Japanese man granted retrial after 45 years on death row

Iwao Hakamada, 87, was convicted of four murders in 1968 but granted ‘temporary release’ in 2014 after new evidence emerged

A court in Japan has granted a retrial to a man – thought to be the world’s longest-serving death row inmate – who was sentenced to hang for the murders of a family of four almost six decades ago.

The Tokyo high court ruled on Monday that Iwao Hakamada, 87, should be tried again for the crimes in a decision campaigners said was a “step towards justice”.

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Australian justice appointed to Hong Kong court argues foreign judges shouldn’t ‘vacate the field’

Exclusive: Some legal figures have raised concerns about message his appointment sends in light of Beijing’s crackdown on freedom in Hong Kong

The former Australian high court judge Patrick Keane has dismissed criticism of his appointment to a top Hong Kong court, saying he weighed up the role carefully but believed foreign judges should not “vacate the field”.

Legal figures have noted Keane’s eminent record, but some raised concerns about the message his appointment sends in light of Beijing’s increasing crackdown on rights and freedoms in Hong Kong.

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Anger as Pakistan court frees rapist after he agrees deal to marry his victim

Dawlat Khan had received a life sentence for the rape of a young deaf woman but a council of elders intervened to offer a compromise

A court in Pakistan has caused outrage after it freed a convicted rapist when he agreed to marry his victim.

Dawlat Khan, 25, had been sentenced to life imprisonment in May by the district court of Buner, in north-western Khyber Pakhtunkhwa province, for the rape of a young deaf woman.

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Share your views on Indonesia’s new laws criminalising sex outside marriage

We’d like to hear from people living in or who are planning to visit Indonesia what their views are on the country’s new controversial legislation outlawing extramarital sex

Indonesia, the world’s third-largest democracy, has approved legislation that outlaws sex outside marriage as one of several sweeping changes to the country’s criminal code.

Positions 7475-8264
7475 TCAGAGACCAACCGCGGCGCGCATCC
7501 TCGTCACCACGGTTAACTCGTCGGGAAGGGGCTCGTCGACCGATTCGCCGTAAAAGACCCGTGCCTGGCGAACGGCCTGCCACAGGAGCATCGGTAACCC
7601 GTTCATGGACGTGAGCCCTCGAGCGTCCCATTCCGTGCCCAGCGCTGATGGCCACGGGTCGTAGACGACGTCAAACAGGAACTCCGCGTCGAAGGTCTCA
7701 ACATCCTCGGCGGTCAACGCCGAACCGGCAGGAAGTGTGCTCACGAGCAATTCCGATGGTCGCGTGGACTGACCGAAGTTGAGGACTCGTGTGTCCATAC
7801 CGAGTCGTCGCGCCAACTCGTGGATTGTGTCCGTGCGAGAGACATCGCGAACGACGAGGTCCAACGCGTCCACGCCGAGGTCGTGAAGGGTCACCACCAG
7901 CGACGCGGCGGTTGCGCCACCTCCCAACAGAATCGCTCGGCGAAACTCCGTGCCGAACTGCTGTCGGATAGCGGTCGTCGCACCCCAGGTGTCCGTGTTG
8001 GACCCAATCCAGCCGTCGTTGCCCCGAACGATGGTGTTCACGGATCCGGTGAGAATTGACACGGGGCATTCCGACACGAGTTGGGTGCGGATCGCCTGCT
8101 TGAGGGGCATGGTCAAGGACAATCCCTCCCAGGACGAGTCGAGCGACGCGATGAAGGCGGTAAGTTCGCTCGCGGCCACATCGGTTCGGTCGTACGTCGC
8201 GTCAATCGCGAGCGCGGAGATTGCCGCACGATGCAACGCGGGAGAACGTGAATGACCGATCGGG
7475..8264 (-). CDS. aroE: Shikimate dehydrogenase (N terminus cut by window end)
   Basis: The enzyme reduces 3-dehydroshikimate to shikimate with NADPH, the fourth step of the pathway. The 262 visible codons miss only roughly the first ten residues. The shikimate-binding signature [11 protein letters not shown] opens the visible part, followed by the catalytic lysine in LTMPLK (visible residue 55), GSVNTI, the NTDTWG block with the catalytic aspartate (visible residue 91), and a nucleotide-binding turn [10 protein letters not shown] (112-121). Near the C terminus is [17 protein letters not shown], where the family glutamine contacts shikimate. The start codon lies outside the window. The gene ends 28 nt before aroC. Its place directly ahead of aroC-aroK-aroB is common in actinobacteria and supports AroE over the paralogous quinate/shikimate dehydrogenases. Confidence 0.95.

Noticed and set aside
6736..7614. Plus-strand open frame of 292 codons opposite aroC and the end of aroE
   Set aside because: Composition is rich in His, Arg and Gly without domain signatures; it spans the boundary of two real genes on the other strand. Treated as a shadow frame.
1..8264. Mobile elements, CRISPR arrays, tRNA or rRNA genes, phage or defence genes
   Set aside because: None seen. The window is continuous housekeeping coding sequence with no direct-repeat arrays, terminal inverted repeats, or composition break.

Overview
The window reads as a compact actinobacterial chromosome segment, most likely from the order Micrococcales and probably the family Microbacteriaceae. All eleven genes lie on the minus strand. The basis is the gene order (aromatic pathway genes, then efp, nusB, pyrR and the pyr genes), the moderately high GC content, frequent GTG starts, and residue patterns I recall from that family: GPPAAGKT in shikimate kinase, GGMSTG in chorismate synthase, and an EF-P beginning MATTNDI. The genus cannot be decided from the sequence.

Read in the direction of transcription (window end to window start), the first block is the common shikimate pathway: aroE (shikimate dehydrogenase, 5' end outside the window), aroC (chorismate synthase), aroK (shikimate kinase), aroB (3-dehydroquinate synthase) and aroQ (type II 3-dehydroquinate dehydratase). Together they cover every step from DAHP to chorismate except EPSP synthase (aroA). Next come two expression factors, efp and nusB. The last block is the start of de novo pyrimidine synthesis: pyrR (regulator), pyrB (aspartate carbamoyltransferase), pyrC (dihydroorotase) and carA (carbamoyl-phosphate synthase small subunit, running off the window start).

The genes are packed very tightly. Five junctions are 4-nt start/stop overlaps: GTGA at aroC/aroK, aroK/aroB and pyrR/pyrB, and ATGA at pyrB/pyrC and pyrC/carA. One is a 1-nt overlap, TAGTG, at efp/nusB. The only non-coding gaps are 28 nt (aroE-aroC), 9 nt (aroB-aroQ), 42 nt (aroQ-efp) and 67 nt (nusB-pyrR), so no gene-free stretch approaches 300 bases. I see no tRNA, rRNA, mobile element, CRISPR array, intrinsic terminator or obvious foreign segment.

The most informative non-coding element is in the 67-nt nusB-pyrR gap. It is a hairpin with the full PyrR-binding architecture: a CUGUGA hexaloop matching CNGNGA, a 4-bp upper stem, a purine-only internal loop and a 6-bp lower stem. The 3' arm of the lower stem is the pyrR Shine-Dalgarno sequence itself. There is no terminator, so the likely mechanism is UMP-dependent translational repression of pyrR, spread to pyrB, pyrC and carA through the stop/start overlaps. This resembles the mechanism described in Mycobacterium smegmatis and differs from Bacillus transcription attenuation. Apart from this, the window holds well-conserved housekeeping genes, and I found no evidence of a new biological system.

The new code, which will apply to Indonesians and visiting foreigners alike and has prompted alarm from human rights campaigners, will also prohibit cohabitation between unmarried couples.

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Indonesia passes legislation banning sex outside marriage

Rights groups say amended criminal code underscores shift towards fundamentalism

Indonesia’s parliament has overhauled the country’s criminal code to outlaw sex outside marriage and curtail free speech, in a dramatic setback to freedoms in the world’s third-largest democracy.

Passed with support from all political parties, the draconian legislation has shocked not only rights activists but also the country’s booming tourism sector, which relies on a stream of visitors to its tropical islands.

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Hong Kong withholds British lawyer’s visa, delaying Jimmy Lai trial

Hong Kong’s immigration department withheld Timothy Owen KC’s application for an extension of his work visa on Thursday

Hong Kong has temporarily blocked a top British human rights lawyer from representing jailed pro-democracy activist Jimmy Lai, in a trial stymied by delays and calls for an intervention from Beijing.

British King’s Counsel Timothy Owen was set to represent Lai, the founder of the now-defunct Apple Daily, who has been in jail on protest-related offences since his high-profile arrest in 2020.

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Young girls being sold in India to repay loans, says human rights body

Notice issued to Rajasthan state government demanding police inquiry into ‘abominable’ practice

Young girls in the northern Indian state of Rajasthan are being sold as “repayment” for loans their parents cannot afford, the national body that protects human rights has said.

The National Human Rights Commission has issued a notice to the state government demanding a police inquiry and answers within a month to what it called an “abominable” practice.

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Failure to investigate UK imports linked to forced Uyghur labour unlawful, court told

World Uyghur Forum brings high court challenge against government agencies over Xinjiang cotton imports

UK government agencies have broken the law by not investigating the importation of cotton products manufactured by forced Uyghur labourers in China, the high court has heard.